Towards a Medical Semantic Web

ICD code-dependant hierarchyHealthCyberMap Subject Search forms: Search ICD-9-CM-coded health and medical Web resources in HealthCyberMap database using either ICD-9-CM numeric codes or their short and long medical textual descriptions and synonyms (Advanced Keyword Search); you can also find related codes to the ones you are seeking, e.g., subtypes of some disease condition in ICD's hierarchy, and retrieve matching Web resource records in HealthCyberMap database. See also: Semantic Subject Search Example below.

HealthCyberMap Resource Index Using ICD-9-CM Top-Level Categories (Text).

Electronic Patient Record-HealthCyberMap Problem to Knowledge Linking Demonstration: ICD-9-CM Codes as Problem to Knowledge Linkers or Knowledge Hooks. In the USA, physicians must use ICD-9-CM codes to refer to diagnoses (mainly for billing purposes). These codes can also act as crisp knowledge hooks for medical problem to knowledge linking.

HealthCyberMap in Protégé: Download ontology for Protégé-2000 v1.6 presented at the Fifth International Protégé Workshop, Sowerby Centre for Health Informatics at Newcastle (SCHIN), University of Newcastle upon Tyne, Newcastle, UK (July 2001)

Download two PowerPoint 97 presentations (zipped) on the use of clinical codes as part of the proposed resource metadata set for the UK's National electronic Library for Health (NeLH) to crisply and unambiguously describe the subjects and topics of Web resources, thus enhancing information retrieval (ensuring contextual relevance and improving the "signal-to-noise ratio" of search results) and enabling problem to knowledge linking.

By making medical Web resources more meaningful to computers, i.e., making their context and meaning (semantics), not merely their raw text and formatting, amenable to computer "understanding" and processing, we can hopefully end up with an "intelligent" medical Web that is more meaningful to the public, patients and their caregivers, and more relevant to the medical questions they ask and the specific clinical problems they face. Clinical codes like SNOMED-CT (a terminology or nomenclature) or ICD (a classification) can help achieving this by acting as basic (template) medical ontologies for mapping the health cyberspace. A terminology (or classification) is a kind of ontology by definition and it should preserve (and "understand") the relationships between the 1,000s of terms in it or else it would become a mere dictionary (or at best a thesaurus). By labelling or tagging a resource with clinical codes, we are automatically establishing the relationships (as defined by the coding scheme used to tag the resource) between this resource and related (tagged) resources in the medical Web and also the Electronic Patient Record.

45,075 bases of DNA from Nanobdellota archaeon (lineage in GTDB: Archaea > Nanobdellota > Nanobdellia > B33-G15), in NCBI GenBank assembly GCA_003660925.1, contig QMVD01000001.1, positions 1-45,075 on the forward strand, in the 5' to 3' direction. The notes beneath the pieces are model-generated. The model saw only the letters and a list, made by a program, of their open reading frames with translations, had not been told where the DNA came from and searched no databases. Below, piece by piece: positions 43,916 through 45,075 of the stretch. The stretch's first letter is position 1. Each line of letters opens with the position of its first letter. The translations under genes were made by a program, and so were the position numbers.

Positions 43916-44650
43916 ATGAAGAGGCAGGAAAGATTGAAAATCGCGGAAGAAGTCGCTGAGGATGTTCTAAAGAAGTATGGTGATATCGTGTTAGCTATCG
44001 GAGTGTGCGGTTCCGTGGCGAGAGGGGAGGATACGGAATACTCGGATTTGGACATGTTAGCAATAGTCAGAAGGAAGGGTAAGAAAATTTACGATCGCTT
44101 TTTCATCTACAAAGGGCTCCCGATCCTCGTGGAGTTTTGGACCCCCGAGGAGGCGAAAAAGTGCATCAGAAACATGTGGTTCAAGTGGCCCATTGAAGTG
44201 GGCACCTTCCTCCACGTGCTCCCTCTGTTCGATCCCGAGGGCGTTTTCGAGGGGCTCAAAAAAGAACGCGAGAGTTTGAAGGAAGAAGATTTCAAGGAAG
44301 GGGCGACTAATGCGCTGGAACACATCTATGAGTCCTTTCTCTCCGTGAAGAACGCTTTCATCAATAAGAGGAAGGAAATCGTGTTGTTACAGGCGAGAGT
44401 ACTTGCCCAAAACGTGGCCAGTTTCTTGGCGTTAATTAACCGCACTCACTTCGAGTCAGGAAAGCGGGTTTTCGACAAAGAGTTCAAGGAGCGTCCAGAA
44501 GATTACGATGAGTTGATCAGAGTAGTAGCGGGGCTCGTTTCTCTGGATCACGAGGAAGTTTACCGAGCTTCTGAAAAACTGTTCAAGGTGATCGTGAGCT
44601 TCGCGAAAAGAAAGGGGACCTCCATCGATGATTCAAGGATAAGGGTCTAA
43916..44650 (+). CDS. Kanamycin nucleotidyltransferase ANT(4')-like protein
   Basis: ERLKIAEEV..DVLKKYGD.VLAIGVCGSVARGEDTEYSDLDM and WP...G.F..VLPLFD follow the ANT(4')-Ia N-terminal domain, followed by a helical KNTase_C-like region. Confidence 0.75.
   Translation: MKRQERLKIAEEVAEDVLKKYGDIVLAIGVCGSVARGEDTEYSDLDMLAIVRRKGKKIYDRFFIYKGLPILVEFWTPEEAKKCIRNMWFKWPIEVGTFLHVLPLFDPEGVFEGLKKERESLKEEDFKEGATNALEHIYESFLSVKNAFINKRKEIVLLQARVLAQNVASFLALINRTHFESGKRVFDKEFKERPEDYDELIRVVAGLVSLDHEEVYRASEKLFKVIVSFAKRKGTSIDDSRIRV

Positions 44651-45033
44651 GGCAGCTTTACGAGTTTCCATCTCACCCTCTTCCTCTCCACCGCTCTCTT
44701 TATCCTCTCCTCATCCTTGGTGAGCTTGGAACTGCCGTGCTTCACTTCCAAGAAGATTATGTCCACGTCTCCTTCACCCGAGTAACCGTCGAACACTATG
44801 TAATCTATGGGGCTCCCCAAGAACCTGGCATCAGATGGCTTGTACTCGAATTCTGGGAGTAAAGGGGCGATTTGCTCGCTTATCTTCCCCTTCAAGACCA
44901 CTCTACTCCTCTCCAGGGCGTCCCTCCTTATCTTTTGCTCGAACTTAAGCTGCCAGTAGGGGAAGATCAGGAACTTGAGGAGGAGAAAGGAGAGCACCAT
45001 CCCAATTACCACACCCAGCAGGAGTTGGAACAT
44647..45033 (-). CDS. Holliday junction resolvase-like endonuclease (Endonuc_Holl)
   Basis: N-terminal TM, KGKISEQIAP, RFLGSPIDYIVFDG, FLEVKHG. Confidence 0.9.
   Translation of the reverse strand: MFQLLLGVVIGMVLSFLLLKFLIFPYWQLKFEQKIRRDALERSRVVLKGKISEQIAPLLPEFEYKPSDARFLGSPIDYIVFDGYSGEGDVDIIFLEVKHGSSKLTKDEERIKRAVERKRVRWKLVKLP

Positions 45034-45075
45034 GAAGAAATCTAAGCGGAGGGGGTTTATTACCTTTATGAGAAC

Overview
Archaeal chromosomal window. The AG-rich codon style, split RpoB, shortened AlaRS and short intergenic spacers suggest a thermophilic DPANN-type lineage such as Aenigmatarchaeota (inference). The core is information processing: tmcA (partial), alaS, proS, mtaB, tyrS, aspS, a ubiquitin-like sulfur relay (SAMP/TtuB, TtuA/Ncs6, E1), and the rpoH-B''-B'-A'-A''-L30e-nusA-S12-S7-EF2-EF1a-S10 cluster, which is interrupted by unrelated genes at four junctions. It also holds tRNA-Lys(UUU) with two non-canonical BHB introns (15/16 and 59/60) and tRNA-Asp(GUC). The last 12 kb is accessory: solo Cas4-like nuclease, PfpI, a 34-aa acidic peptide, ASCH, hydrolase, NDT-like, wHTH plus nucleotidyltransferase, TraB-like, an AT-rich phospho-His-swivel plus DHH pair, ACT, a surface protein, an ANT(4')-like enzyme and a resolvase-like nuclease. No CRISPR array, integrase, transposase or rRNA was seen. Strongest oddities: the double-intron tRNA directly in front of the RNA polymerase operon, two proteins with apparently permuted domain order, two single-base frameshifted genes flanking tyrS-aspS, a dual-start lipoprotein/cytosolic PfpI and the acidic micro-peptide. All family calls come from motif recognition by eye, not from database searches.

N.B.: Definition of "Ontology": A domain of discourse for describing some reality. A set of concepts, the attributes of those concepts, and the relationships among concepts that characterise a given application area (van Bemmel and Musen, 1997). See also:

A Semantic Subject Search Example

A search for "Borrelia burgdorferi" retrieves resources on "Lyme disease" (ICD-9-CM code: 088.81). Note that in the second screenshot below, the words "Borrelia burgdorferi" are not present in the retrieved resource metadata record.
N.B.: Lyme disease --is-caused-by--> Borrelia burgdorferi (organism). Ideally, search results should be classified according to how semantically close a match is to user query into direct matches (including synonyms), e.g., resources dealing primarily with the organism, Borrelia burgdorferi, in this example, and related matches (based on semantic relationships), e.g., resources covering topics related to Borrelia burgdorferi like Lyme disease, to use the same example. However, we couldn't implement this classification of returned matches in this prototype search engine due to limitations in both ICD-9-CM and the way relationships are represented in the current tool.

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